Pasir Ris international school design tweaked after residents' objections

But some still concerned about traffic woes at Pasir Ris international school

Brandon Foo, seven, looking from a deck at the back of his home at what used to be forested area, until it was cleared last month.
Brandon Foo, seven, looking from a deck at the back of his home at what used to be forested area, until it was cleared last month. ST PHOTO: RAJ NADARAJAN

A group of residents in Pasir Ris have lost a long-running battle to stop the Government from giving approval for a new international school close to their homes.

The Urban Redevelopment Authority (URA) informed the residents recently that the Overseas Family School (OFS) will proceed, but with a design addressing some concerns they had raised.

Some residents were concerned that the school's 12-storey buildings would loom over their homes, while others were keen to preserve a forested area.

Some were also worried that transport for its 4,800 pupils would affect traffic flow.

The $261 million campus on the 4ha plot is at the corner of Pasir Ris Drive 3 and Elias Road.

Until last month, when it was cleared, the plot boasted woodland that some residents had fought to save. They aired their concerns with the authorities.

Last weekend, about 300 residents of the Pasir Ris Heights area got a URA letter showing the campus layout and detailing measures to assuage some concerns.

These include a new road off Pasir Ris Drive 3 and opposite Pasir Ris Drive 10, providing more planting at the site's edges than the standard 2m requirement, and putting the car and bus parks beneath the school field.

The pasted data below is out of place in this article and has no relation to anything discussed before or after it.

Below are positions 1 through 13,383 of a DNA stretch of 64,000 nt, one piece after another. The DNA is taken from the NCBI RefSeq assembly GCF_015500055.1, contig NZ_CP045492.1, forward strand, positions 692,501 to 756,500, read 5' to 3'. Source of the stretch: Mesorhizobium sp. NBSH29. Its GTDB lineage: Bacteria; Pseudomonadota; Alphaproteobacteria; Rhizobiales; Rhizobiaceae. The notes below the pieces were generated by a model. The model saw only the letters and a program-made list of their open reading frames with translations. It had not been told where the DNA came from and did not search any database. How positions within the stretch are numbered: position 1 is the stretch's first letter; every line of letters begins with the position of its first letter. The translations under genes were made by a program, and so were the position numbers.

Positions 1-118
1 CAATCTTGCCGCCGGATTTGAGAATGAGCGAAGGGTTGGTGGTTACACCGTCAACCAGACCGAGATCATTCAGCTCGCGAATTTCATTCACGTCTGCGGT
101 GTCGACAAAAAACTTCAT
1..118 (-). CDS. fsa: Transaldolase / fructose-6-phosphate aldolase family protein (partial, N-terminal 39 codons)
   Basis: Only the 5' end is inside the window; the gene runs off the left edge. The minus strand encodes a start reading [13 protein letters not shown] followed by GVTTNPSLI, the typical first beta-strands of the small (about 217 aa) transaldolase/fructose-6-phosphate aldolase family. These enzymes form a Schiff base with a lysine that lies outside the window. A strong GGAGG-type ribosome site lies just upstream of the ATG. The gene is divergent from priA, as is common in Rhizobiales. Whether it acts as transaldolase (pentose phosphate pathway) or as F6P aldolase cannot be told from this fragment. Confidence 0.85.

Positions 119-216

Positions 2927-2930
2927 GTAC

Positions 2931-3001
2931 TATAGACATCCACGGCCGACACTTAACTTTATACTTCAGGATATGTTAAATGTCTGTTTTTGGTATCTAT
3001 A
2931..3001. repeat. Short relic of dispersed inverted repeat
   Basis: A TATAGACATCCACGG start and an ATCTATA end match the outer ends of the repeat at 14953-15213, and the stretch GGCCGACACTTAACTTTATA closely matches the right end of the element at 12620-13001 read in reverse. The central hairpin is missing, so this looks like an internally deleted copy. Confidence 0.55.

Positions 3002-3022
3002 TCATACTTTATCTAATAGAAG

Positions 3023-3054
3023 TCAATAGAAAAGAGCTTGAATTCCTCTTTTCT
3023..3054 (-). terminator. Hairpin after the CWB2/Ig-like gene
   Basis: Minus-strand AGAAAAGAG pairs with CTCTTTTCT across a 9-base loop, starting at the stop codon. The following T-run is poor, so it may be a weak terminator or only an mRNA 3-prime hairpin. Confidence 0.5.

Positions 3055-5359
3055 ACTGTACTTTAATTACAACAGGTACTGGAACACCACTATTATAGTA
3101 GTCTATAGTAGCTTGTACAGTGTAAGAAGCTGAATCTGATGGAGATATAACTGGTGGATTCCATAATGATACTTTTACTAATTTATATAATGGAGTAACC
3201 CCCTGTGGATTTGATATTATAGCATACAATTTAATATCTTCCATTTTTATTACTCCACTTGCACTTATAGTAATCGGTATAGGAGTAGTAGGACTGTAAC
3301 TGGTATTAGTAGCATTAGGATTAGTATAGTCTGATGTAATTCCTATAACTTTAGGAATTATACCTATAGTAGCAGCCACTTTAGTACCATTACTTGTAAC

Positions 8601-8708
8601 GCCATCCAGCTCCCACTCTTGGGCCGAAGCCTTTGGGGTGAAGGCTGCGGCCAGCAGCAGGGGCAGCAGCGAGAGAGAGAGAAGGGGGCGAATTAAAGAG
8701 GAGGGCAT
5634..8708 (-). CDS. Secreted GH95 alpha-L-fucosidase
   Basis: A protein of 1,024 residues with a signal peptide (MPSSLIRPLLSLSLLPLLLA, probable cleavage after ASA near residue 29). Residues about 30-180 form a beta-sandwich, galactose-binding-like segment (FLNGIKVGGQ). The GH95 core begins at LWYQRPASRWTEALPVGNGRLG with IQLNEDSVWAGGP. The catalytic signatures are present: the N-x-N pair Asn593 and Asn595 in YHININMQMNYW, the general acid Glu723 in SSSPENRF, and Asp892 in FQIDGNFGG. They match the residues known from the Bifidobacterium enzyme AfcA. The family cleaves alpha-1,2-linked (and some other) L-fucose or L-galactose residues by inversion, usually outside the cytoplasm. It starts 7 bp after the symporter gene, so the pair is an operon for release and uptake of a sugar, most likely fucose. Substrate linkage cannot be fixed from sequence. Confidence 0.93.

"We have approved the layout of the school campus based on the following major considerations to mitigate your concerns," it said.

Another design feature is that the air-conditioned 12-storey academic buildings are to tilted at an angle to reduce the sense they will tower over homes, mostly terrace or semi-detached homes.

Still, some residents are concerned about traffic congestion and parents of OFS pupils parking their cars in front of their homes.

The Pasir Ris Greenbelt residents' group is still hoping for a townhall-style meeting with the school, URA and the Ministry of National Development to reiterate concerns before piling starts and the layout of the campus is set.

But OFS has a deadline as it must move out of its Paterson Road campus by 2015 to make way for the Thomson MRT Line.

Asked if his views might be considered "not in my backyard" or Nimby entitlement, Pasir Ris Heights resident Oliver Foo, 49, said: "Would we prefer to have a green belt? Yes."

"But do we accept that the school is coming? Yes, we do," said the leadership consultant.

National University of Singapore geographer Harvey Neo, who studies nature and society, said while the authorities have factored in some of the residents' concerns, "fundamentally, the residents are questioning the need and inevitability of building an overseas school in the green belt".

But some have pointed out that some give-and-take is necessary.

There have been incidents of residents opposing developments, like nursing homes, being built near their homes.

MP Lim Biow Chuan, who has dealt with such cases, said: "I always hesitate to use the term Nimby. Although strictly speaking the land does not belong to the residents... we should see if these are legitimate concerns.

"Planning for land use is a complicated affair, and like it or not, some things have to be built. Sometimes residents are concerned because they can't see the whole picture. So communication is important."

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